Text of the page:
Somnambule - Writing About Music

310 ~ Downtown and Brooklyn Only

Who are/is 310? I don’t know. I could find out: there’s a website address on the back cover of the cd. I could go and look it up, but I’m not going to, at least until I’ve heard the music enough, written this review and sent it off. It’s not often you get to experience something nowadays without some form of mediation… actually I guess a cd cover and the track titles act as pretty big mediation. So let’s go interpret: the cover is black with black and white photographs – one I really like is of a young boy with a snorkel mask over his face, the tops of some trees reflected in the glass of his mask; another one is taken looking through a first floor window at a pigeon perched on the windowledge, wintry backyards visible below. The pics appear to be from a past America, from a box found in an attic. Some of the track titles are redolent of the 50s too: ‘Cop Slain’, ‘Persian Wolf’, ‘Dick Vitale is Dead’. ‘Downtown and Brooklyn Only’ sounds like a destination on a New York subway train.

It’s a double cd pack, both cds previously released as separate albums ('Snorkelhouse' in 1998, 'Aug 56' in 1997); each is over 70 minutes long. It’s on Leaf. Enough already: onto the music. The music sounds initially quiet and quite minimal, micro events fade up and fade out or drop away. Drums are to the fore on some tracks – could be programmed, but they sound to me like they’re real drums, or at least sampled, real ones. The music seems unhurried, happy to take its time, not out to make a big impression straightaway You know that the changes, modulations, details will become more significant the more you hear them. Drumtracks and looped sounds. The sounds are like urban sonic detritus gathering over the decades which has finally found a (useful) home. Feelings evoked are mainly of foreboding, unease, or of suspension, floating.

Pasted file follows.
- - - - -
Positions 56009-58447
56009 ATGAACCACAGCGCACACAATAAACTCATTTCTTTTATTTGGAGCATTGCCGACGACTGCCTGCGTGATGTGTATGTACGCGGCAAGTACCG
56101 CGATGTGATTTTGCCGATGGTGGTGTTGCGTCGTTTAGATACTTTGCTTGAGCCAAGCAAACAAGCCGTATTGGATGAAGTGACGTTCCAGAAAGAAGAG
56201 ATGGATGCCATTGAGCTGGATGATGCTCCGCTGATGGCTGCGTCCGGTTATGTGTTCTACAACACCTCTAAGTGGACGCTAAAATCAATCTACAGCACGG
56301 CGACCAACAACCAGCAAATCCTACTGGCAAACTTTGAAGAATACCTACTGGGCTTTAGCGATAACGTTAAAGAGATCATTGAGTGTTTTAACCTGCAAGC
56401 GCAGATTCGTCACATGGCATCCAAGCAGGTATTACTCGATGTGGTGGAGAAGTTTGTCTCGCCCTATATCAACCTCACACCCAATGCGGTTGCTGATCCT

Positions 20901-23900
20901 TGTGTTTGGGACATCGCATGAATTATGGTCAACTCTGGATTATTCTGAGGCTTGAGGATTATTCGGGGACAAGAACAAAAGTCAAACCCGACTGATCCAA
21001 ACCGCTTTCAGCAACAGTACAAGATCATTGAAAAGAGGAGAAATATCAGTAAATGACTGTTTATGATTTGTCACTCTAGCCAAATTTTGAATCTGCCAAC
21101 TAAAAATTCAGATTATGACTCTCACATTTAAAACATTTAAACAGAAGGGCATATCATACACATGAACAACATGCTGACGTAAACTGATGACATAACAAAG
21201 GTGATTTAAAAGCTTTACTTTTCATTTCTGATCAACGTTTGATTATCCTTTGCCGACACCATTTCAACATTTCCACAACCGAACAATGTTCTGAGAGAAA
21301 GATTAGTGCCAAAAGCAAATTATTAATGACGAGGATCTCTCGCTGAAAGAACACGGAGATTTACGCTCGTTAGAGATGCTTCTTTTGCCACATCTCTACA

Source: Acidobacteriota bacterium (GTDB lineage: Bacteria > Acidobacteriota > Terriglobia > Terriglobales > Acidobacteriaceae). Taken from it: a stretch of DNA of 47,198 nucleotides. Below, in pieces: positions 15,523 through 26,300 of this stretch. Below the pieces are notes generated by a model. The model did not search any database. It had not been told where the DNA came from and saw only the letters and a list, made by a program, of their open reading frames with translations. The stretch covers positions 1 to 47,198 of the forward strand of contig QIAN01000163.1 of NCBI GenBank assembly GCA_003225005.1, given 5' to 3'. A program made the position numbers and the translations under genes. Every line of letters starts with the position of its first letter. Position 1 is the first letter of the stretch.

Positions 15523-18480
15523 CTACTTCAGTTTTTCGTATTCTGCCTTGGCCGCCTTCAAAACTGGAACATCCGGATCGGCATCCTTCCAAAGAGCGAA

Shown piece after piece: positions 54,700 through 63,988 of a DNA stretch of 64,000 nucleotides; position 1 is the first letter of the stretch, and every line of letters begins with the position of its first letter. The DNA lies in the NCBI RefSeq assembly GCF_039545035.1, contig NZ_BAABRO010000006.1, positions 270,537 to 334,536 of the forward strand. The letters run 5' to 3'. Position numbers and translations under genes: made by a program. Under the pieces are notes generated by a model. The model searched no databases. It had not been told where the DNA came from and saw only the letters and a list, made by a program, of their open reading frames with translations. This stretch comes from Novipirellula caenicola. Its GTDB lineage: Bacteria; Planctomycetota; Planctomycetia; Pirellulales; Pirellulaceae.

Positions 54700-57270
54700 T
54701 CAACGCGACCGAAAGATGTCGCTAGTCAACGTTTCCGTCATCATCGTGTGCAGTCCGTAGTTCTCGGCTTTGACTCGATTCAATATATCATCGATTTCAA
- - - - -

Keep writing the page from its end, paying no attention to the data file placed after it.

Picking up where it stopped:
This music sounds to me like a cross between early Material (circa Temporary Music) and Michael Brook’s Hybrid with a touch of the darker elements of Boards of Canada; like an ethnography of faded NY suburbs, of possibilities lost but recaptured and given value. Intriguing, definitely worth the effort of listening and relistening.

(By the way the website address is:, but I think I like not knowing.)
Colin Buttimer
March 2002
Published by the BBC